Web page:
"You canker blossom!" 3 Shakespearean Insults


[per-pech-oo-eyt] /pərˈpɛtʃ uˌeɪt/
verb (used with object), perpetuated, perpetuating.
to make perpetual.
to preserve from extinction or oblivion:
to perpetuate one's name.
Origin of perpetuate
1520-30; < Latin perpetuātus (past participle of perpetuāre, derivative of perpetuus uninterrupted). See perpetual, -ate1
Related forms
perpetuable, adjective
perpetuation, perpetuance
[per-pech-oo-uh ns] /pərˈpɛtʃ u əns/ (Show IPA),
perpetuator, noun
nonperpetuance, noun
nonperpetuation, noun
unperpetuable, adjective
unperpetuated, adjective
unperpetuating, adjective
Can be confused
perpetrate, perpetuate.
2. save, maintain, sustain. Unabridged
Based on the Random House Dictionary, © Random House, Inc. 2015.
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Examples from the web for perpetuating
  • It is moving to build the self-perpetuating effects that come with such a platform with astonishing speed.
  • We in the audience are completely excused from examining our role in the perpetuating the slum economy by the end of the film.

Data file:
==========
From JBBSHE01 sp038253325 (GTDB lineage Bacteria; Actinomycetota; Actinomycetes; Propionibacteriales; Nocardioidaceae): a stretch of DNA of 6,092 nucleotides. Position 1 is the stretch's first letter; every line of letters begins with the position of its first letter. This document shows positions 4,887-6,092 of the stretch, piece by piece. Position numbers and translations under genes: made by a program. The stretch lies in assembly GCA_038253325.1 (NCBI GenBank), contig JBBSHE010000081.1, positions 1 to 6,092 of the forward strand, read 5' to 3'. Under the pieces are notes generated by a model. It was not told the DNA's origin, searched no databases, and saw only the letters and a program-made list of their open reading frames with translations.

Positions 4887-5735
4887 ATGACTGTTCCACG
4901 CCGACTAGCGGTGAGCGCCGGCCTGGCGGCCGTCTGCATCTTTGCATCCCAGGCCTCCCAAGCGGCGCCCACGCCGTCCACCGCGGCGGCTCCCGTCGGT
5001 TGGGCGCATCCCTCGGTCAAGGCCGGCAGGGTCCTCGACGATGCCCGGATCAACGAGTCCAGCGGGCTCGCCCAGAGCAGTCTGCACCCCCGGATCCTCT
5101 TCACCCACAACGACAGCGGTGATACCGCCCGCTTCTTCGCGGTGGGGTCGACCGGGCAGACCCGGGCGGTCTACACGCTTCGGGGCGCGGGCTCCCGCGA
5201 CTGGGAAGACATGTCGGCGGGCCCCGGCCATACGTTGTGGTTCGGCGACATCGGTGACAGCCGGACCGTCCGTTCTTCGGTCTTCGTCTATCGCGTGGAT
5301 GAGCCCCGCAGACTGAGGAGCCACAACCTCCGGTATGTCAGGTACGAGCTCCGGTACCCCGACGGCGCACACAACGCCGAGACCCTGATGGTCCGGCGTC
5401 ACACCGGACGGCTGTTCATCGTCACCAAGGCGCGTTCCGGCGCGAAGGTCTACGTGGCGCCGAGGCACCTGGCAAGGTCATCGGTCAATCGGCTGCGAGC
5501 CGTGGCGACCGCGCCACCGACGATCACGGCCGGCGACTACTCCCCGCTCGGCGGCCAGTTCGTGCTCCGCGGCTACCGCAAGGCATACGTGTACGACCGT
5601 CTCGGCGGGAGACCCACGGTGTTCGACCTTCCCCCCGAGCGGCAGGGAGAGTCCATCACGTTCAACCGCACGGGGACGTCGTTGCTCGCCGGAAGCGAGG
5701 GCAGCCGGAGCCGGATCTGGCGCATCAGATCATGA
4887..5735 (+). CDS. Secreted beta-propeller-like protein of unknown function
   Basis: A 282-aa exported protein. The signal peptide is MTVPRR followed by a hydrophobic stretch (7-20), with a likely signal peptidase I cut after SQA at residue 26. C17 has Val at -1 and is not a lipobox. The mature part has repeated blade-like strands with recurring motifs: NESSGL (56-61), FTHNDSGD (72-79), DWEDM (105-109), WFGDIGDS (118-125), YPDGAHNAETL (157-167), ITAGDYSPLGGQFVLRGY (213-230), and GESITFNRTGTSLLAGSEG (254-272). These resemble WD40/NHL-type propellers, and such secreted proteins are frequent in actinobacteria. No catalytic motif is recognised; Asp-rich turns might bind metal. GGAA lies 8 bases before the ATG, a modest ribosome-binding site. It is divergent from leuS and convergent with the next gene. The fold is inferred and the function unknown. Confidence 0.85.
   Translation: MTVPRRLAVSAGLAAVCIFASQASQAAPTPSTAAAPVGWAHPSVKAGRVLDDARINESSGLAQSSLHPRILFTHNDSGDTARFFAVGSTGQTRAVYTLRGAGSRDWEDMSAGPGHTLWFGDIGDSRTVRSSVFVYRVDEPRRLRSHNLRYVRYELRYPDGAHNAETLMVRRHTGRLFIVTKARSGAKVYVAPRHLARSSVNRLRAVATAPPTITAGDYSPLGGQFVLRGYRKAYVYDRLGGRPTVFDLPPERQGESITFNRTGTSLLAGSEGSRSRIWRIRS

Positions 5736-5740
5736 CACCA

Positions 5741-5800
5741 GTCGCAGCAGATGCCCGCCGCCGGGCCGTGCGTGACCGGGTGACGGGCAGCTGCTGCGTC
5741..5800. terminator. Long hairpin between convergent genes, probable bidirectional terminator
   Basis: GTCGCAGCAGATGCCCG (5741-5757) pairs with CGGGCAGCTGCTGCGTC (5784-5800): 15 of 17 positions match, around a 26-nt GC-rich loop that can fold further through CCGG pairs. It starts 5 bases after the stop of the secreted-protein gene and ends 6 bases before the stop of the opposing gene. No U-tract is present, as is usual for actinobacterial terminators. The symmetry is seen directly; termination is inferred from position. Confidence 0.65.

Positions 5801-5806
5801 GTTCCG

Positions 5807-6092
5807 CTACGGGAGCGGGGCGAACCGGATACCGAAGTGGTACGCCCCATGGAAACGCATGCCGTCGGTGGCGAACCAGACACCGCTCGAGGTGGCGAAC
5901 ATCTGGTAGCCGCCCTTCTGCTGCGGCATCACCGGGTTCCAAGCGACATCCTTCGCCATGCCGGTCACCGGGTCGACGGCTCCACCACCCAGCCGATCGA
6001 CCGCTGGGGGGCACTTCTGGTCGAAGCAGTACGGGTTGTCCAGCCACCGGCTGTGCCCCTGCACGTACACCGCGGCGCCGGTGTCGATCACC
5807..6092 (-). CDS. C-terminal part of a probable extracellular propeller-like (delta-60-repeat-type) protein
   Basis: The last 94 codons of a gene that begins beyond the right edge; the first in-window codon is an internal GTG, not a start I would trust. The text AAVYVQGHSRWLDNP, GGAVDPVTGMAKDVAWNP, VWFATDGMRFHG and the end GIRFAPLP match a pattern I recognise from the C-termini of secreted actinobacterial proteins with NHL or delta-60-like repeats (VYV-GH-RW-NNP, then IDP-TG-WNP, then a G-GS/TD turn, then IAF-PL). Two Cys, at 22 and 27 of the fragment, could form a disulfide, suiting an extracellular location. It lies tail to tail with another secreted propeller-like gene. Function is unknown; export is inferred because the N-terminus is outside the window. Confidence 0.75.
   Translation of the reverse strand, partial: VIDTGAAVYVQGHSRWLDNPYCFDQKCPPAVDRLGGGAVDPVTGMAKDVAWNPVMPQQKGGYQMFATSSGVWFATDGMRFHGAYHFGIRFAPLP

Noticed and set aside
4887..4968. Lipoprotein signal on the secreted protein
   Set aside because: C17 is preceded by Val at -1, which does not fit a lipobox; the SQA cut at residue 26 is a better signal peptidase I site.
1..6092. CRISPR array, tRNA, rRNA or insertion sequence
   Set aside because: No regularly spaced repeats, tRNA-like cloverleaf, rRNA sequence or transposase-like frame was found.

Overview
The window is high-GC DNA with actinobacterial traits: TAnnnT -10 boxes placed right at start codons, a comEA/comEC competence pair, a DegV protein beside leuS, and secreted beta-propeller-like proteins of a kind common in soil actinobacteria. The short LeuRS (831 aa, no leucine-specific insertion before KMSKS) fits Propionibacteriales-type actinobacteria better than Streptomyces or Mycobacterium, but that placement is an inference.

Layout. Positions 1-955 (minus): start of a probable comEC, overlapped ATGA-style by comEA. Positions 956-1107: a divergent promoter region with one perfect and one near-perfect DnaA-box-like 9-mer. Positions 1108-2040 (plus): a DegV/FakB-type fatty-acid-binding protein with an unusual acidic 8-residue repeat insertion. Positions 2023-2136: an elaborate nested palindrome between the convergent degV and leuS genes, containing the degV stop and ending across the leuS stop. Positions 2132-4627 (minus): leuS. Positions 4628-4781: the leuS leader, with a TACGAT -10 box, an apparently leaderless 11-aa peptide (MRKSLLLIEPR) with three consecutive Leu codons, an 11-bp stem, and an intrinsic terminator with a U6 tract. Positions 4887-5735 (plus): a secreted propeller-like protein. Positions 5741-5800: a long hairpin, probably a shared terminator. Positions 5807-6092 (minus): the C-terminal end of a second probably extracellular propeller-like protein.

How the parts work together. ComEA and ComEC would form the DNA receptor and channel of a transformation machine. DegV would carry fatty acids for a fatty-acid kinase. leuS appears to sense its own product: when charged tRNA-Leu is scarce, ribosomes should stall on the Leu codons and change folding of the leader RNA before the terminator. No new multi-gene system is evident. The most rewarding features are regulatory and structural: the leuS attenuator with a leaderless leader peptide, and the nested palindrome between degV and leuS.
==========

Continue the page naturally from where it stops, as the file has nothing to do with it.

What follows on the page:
• We have created an education bureaucracy and now it's about the education bureaucracy perpetuating the education bureaucracy.
  • Practicing physicists have a vested career interest in perpetuating these fundamental contradictions.
  • What these people care about is enriching themselves and perpetuating their overpaid jobs and perks.
  • They complain that via action and inaction, he is perpetuating many of the policies of his predecessor.
  • Clearly you only have an interest in perpetuating your own delusions.
  • In such cases, the majority is self-perpetuating while perpetuating the vested interests which made it a majority.
  • The writer of this article is a fool and is perpetuating this crisis.
  • The greedy self perpetuating politicians, the monopolists, the non productive government.
British Dictionary definitions for perpetuating


(transitive) to cause to continue or prevail: to perpetuate misconceptions
Derived Forms
perpetuation, noun
Word Origin
C16: from Latin perpetuāre to continue without interruption, from perpetuusperpetual
Collins English Dictionary - Complete & Unabridged 2012 Digital Edition
© William Collins Sons & Co. Ltd. 1979, 1986 © HarperCollins
Publishers 1998, 2000, 2003, 2005, 2006, 2007, 2009, 2012
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Word Origin and History for perpetuating



1520s, a back-formation from perpetuation or else from Latin perpetuatus, past participle of perpetuare "to make perpetual," from perpetuus (see perpetual). Related: Perpetuated; Perpetuating.

Online Etymology Dictionary, © 2010 Douglas Harper
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